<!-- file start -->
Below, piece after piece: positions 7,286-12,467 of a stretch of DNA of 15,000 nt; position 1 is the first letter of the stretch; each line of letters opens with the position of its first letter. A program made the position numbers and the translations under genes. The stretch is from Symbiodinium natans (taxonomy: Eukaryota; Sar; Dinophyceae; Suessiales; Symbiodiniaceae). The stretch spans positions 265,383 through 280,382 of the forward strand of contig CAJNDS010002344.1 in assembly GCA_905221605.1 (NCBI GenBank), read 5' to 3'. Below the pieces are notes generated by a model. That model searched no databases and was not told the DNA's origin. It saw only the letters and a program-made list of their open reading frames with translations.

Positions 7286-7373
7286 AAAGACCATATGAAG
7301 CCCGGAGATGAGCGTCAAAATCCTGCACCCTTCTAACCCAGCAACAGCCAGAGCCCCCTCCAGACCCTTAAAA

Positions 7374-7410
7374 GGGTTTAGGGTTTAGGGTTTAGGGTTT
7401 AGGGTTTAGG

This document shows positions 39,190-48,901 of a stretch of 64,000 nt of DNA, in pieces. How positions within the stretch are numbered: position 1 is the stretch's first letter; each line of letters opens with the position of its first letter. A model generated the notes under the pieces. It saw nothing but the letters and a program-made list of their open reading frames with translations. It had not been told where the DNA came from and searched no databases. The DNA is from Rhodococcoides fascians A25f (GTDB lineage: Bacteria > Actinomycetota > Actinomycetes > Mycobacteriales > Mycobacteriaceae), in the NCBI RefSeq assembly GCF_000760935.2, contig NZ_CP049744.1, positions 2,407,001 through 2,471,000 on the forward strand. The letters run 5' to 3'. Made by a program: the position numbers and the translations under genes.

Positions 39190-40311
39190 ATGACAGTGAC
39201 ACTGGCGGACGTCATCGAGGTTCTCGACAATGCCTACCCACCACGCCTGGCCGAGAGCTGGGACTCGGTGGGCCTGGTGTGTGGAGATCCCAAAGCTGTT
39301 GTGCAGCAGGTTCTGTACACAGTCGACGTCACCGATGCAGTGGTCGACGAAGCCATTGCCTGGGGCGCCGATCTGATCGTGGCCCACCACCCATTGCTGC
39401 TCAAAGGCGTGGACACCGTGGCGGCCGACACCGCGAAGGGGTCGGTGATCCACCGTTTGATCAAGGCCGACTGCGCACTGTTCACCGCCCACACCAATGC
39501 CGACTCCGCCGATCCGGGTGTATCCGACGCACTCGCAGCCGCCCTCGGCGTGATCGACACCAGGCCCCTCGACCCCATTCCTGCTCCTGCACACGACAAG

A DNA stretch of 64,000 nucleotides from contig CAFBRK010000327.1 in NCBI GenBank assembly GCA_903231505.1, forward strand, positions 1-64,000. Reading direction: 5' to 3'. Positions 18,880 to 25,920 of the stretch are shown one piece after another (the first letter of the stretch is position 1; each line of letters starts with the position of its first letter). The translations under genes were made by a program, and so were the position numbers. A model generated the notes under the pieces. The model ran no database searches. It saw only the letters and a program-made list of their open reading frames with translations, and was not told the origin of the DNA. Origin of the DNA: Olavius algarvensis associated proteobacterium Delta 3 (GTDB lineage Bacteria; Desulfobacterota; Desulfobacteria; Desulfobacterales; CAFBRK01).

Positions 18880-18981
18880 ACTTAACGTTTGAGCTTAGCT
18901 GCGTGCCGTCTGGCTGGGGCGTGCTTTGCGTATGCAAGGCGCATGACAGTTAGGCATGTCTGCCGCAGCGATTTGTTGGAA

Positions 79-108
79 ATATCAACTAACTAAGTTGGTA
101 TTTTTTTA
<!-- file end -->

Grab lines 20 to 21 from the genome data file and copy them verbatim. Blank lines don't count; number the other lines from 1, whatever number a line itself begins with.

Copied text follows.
79 ATATCAACTAACTAAGTTGGTA
101 TTTTTTTA